Jul 29

The future of food – will there be enough for everyone?

I’ve just read the latest insight briefing from Innovaro which outlines future innovation opportunities in food and drink. The paper suggests that

the food industry today is facing a similar ʻtipping pointʼ to that which became apparent to many in the energy sector around 5 years ago. Just as the energy sector is facing growing demand, rising prices, climate change and security of supply by shifting its view, so too can the food industry.

Within the food industry and food markets, there are a number of macro drivers of change that are increasingly being recognised as either essential or highly probable developments. Two main driver are:

  • the iminent large scale adoption of GM food, driven by the pressing need to get more yield per unit area of farm land and the impact of the food vs. fuel balance. According to the report, Organic food will be seen as no more than a worthy blip away from the path to increased food yield
  • the rapid and, given current production techniques, unsustainable rise in global meat consumption due to the growing middle classes of India and China moving up the protein ladder. This trend my well need to be answered by the emergence of alternative protein production methods, such as large scale laboratory cultures.

The article goes on to outline three main catalysts for future innovation:

  •  Water Scarcity – according to the paper:

the increasing lack of fresh water for the growing global population will result in more water wars, rising prices and, as a regulatory response, the requirement to declare embedded water. Today, not many people are yet aware that it takes 400,000 litres of water to make a car and 140 litres to make a single Starbucks cappuccino.

  • Efficient Product – this seems to be all about eliminating waste, where the paper says the food industry has some way to go:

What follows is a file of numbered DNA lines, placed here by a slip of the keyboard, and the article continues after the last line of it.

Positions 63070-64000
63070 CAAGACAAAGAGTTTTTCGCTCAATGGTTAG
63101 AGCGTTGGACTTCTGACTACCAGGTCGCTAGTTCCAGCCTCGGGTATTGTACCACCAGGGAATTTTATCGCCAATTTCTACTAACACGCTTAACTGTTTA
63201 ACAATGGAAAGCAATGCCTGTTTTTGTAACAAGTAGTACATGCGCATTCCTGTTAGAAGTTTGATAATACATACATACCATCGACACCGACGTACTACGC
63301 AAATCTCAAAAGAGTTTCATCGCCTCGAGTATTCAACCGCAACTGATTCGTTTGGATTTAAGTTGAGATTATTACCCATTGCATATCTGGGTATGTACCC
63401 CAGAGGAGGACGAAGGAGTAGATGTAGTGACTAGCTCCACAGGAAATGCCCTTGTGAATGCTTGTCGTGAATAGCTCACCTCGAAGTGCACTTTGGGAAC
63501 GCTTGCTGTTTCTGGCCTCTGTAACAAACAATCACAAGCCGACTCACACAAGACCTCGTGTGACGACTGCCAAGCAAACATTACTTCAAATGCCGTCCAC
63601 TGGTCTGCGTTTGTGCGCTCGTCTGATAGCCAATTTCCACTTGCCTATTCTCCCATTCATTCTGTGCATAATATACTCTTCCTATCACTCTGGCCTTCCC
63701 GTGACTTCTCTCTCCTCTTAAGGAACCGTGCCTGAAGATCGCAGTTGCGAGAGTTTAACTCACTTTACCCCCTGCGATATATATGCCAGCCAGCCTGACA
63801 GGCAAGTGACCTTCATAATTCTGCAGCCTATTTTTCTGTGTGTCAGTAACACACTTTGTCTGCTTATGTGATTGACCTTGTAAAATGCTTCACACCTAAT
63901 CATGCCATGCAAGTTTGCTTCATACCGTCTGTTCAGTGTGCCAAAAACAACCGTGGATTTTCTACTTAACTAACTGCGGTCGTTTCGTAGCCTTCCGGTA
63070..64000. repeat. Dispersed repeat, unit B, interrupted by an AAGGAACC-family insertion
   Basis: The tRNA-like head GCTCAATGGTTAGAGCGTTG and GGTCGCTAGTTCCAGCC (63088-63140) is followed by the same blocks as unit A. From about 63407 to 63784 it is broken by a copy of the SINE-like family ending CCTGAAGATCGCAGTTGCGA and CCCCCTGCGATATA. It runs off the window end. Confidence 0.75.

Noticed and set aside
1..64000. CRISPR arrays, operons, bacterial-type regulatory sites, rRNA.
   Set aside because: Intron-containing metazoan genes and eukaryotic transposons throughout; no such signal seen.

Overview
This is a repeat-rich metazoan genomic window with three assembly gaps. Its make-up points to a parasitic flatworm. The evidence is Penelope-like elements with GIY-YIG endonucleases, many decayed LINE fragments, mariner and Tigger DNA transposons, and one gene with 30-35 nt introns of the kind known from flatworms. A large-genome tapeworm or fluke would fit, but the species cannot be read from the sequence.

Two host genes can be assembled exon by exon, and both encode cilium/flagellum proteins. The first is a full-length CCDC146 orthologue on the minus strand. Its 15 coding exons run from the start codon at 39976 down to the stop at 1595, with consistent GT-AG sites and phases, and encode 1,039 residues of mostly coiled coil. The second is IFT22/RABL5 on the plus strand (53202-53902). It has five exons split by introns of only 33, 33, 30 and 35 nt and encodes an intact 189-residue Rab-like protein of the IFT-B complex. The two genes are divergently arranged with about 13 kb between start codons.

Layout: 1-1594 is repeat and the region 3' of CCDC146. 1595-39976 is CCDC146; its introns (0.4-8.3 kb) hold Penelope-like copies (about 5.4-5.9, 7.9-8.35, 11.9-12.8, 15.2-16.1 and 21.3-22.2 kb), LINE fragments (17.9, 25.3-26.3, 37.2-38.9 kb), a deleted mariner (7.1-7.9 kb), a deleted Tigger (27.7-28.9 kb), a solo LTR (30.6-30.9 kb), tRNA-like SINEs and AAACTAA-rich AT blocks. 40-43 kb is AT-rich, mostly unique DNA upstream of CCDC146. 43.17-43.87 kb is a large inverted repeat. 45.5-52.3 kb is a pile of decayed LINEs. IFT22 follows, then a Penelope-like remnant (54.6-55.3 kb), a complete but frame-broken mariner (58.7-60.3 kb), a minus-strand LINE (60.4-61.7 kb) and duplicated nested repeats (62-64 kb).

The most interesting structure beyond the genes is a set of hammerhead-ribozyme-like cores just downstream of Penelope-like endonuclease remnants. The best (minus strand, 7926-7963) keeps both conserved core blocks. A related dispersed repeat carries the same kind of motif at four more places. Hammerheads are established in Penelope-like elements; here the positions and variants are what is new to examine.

As other sectors aim for 100% recycling of product and packaging, the way we manage food and drink supply chains needs to fundamentally change and become more efficient in terms of waste. Innovation in this area in other sectors is already showing tangible results and fuelled by increasing attention to the topic, consumers will expect similar standards of efficiency across sectors.

  • Localised Processing – I’ve talked about his trend in previous posts about future consumers and emerging trends in food production to reduce environmental impact and increase trust in the source of the food. The paper says:

The real changes are coming in the area of food processing which is being driven by a combination of both top down eco-footprint regulation and bottom up community interest. Whether this is for ready meal preparation or more simple produce conversion, shifting the final finishing of more foods from a centralised production model to a smaller, decentralised approach will demand coherent effort across the agriculture sector, food and ingredient manufacturers, retailers and regulators.

The above trends present a mix of threat and opportunity and it’s clear that the organisations who can start to exploit these changes and innovate to provide relevant solutions will be very successful in future. On the other hand, concerningly, there will be increasingly major challenges ahead to find ways to ensure everyone can be fed.

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